Unless one was changed for games, it was always formal clothes including the regulation speckled straw boater if anywhere outside the confines of the School and the Green Court. The standard clothes were a black jacket, with or without a black waistcoat, and striped trousers, a white shirt with a winged collar and black tie and, of course, black shoes or boots. There was a fashion for some wile of wearing fancy socks, often quite highly coloured, as a gesture of individuality, no doubt. For the ordinary rank and file, the black hatband was silk with two horizontal white stripes and one narrow blue stripe in the middle. Sixth formers sported a plain darkish blue hatband and, in common with monitors (whether sixth formers or not) always carried a walking stick if going outside the School. Rugger or Cricket First Colours had a distinctive blue and white striped hatband.
Jacket buttons had all to be kept fastened until one became a monitor or a ‘blood’ with first colours when one was privileged to keep the bottom button undone, and to keep one’s hands in one’s pockets with the jacket fronts tucked behind the wrists. Woe betide anyone doing this if not properly entitled! First colours always wore blue and white striped ties, and on the way to Blore’s Piece for rugger or St Lawrence (usually known as Beverley or Bev) for cricket, special caps. The rugger cap was an impressive looking blue ### with white silk edgings and a large 4 in. long white tassel for First Colours with a matching peak, but for Second Colours, no peak. The cricket cap was, I think, an ordinary blue cloth, peaked cap, with the letters K.S.C., but was definitely less impressive than the rugger cap.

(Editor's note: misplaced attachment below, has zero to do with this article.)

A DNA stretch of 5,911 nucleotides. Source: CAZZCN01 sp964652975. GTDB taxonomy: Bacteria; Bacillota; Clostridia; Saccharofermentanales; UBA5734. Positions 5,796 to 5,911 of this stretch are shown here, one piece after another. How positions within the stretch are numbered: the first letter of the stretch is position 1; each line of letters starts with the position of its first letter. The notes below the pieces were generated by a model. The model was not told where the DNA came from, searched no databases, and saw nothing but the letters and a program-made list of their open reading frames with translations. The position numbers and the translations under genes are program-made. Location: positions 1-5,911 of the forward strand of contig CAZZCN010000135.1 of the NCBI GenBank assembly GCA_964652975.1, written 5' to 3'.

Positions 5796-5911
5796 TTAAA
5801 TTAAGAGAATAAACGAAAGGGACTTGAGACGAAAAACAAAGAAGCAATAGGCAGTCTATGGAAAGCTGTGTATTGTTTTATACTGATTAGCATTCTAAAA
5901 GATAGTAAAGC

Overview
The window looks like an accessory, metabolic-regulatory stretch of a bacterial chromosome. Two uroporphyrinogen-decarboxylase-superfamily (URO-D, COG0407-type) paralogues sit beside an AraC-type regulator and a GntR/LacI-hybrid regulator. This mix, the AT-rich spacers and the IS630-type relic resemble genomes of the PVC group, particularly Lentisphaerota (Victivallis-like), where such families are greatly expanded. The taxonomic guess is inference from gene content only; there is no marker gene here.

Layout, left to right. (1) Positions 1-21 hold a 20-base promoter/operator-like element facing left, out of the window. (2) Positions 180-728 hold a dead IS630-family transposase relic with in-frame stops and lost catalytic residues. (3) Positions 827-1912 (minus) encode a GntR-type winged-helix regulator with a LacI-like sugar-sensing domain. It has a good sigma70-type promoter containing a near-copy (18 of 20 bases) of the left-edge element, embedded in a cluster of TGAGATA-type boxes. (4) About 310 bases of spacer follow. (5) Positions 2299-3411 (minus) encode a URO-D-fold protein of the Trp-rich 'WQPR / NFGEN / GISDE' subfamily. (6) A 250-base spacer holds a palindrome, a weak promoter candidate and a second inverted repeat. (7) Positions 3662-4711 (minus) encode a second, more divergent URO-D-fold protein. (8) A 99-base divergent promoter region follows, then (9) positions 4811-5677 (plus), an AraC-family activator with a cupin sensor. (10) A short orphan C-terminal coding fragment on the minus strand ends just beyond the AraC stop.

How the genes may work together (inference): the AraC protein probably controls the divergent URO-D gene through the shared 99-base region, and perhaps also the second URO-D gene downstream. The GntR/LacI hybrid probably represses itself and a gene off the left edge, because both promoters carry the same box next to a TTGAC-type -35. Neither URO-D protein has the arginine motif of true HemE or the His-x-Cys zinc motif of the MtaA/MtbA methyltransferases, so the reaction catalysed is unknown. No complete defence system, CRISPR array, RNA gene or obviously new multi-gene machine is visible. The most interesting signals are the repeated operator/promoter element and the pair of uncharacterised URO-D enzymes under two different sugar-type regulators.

Modes of Address
We always used surnames, never Christian names, which were kept a dark secret in general, only to be fully revealed in the list of candidates for confirmation, often to the discomfiture subsequently of the boys concerned! Brothers or namesakes were Primus, Secundus, Tertius and so on and they addressed one another as such. I can remember assorted Reads or Reeds, and I think Sir Carol Reed as he became (the film producer) was Septimus of the bunch.
The Masters were invariably addressed as ‘Sir’ but, by and large we held in much less awe than the monitors who behaved in general very arrogantly and held the ordinary rank and file in undisguised contempt, treating them like dirt or as serfs if there was any menial task to be done, like pulling the heavy roller over the Green Court grass. Discipline was very strict and any beach caused a beating. The usual preliminary was an ominous list of names pinned on the notice board and headed ‘To see me in the Break’.
These were always carried around in a double pile with a cardboard writing pad underneath and carried under an arm. Textbooks came from Ginder’s Bookshop in St George’s Street, kept by Mrs Ginder, a formidable widow. It was the practice for textbooks to be stamped with one’s surname in gold letters at the top of the outside front cover. Often they were passed on, but not then restamped with the new owner’s name. (I still have such a book, a French grammar which previously belonged to E.O. Harris (now a Harley Street surgeon) which I prize for giving the English equivalent of ‘Quelle heure est-il?’ as ‘What o’clock is it?’ as Smollett might have asked!)